China introduced the one-child policy in 1979 to limit couples to having only one child, as it wanted to control its rapid population growth then and improve living standards as it opened up the economy.
The policy has reportedly led to 400 million fewer births, helped in large part by draconian measures, such as forced sterilisation and abortion enforced by local governments desperate to meet official birth-control targets.
It is key in the drop in China's total fertility rate (TFR) from 2.8 in 1979 to the current 1.5 to 1.6 - below the 2.1 replacement rate - and has caused a gender imbalance, with boys outnumbering girls by 117 to 100 at birth.
But experts say the TFR would have dipped even without the one-child policy, due to rising costs of raising children, a drop in infant mortality and lifestyle changes, such as better education and job opportunities for women.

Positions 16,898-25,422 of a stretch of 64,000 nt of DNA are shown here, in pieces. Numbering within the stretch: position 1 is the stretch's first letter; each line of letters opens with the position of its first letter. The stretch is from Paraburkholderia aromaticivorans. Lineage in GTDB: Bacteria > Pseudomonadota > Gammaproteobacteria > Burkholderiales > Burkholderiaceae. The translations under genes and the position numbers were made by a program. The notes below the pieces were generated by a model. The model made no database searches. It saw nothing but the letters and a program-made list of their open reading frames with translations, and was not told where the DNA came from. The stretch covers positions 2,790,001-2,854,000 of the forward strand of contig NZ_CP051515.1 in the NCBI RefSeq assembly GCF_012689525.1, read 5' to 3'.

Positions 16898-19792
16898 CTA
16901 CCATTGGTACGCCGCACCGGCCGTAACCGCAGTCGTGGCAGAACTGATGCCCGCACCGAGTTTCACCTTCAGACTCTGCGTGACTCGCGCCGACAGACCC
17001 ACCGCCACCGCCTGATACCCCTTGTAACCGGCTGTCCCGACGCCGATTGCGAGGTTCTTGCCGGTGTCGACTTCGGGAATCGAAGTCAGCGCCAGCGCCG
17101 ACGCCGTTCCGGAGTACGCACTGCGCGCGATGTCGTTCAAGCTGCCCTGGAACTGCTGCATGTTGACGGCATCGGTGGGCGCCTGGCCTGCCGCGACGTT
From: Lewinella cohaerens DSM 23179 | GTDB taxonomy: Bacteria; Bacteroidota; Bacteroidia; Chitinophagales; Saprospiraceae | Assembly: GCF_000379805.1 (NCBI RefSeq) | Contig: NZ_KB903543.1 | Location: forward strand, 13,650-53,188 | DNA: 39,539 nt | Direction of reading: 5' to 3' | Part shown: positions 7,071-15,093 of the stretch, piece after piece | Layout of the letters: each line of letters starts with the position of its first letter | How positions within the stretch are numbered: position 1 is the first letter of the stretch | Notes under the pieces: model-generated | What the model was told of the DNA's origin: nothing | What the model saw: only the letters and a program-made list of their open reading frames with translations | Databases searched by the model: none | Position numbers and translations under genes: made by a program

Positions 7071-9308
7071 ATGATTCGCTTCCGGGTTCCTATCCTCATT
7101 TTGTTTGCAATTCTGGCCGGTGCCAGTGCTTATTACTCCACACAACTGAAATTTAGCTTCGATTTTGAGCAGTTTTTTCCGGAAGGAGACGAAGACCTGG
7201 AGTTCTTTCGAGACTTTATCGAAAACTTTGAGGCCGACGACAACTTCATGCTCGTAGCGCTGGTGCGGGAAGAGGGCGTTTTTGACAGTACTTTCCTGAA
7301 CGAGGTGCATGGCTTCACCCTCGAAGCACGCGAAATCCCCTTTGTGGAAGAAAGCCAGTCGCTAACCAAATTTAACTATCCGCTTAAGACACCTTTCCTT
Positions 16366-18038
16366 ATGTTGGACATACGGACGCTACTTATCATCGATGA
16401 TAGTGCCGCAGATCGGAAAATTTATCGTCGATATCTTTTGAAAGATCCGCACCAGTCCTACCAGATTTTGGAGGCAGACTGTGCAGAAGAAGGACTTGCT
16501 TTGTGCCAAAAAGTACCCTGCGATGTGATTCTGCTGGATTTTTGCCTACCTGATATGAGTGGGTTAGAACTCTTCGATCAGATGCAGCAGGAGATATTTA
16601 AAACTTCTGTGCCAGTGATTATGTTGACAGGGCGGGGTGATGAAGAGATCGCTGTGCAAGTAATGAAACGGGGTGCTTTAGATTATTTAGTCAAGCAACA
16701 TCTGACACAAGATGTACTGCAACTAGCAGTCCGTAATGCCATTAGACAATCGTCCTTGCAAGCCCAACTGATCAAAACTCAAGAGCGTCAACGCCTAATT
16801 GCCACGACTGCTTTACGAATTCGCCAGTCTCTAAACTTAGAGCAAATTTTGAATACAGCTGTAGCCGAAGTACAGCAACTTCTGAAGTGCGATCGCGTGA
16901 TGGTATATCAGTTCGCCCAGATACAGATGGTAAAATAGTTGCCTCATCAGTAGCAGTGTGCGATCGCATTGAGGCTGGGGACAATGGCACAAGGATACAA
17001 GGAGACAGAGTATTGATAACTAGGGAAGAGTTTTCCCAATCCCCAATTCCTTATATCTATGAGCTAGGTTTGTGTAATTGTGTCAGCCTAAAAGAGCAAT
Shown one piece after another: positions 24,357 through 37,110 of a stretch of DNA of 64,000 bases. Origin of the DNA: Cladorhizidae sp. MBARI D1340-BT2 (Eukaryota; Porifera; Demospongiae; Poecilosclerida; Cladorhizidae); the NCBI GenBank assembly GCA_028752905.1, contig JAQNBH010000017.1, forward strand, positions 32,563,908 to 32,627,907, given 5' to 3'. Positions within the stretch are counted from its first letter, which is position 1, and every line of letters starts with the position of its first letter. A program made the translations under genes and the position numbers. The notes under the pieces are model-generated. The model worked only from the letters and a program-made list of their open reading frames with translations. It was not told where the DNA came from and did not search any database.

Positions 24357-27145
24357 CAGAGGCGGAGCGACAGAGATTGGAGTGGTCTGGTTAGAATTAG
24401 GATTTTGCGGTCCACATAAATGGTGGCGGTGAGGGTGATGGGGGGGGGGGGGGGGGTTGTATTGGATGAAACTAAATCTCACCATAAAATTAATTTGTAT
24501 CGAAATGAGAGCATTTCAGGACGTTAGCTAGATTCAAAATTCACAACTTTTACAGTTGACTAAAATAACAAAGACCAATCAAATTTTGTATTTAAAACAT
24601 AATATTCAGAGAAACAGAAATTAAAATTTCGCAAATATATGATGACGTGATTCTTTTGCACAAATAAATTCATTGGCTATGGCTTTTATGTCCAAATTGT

Experts also point out that birth rates have not risen even though the policy is already loosely implemented.
Before the latest exemption for couples in which one is an only child, there are existing exceptions for those from the countryside, couples who are both from single-child families, and couples from the ethnic minorities.
The subdued response to the latest policy tweak, with only one million applications to have a second child since January last year instead of the two million originally forecast, has fuelled calls for the policy to be relaxed or even scrapped.
Experts believe doing so would help tackle China's demographic challenges - ageing society and shrinking working-age population - which have exerted pressure on wages and the retirement pension scheme.
Kor Kian Beng
This article was first published on Jan 25, 2015.
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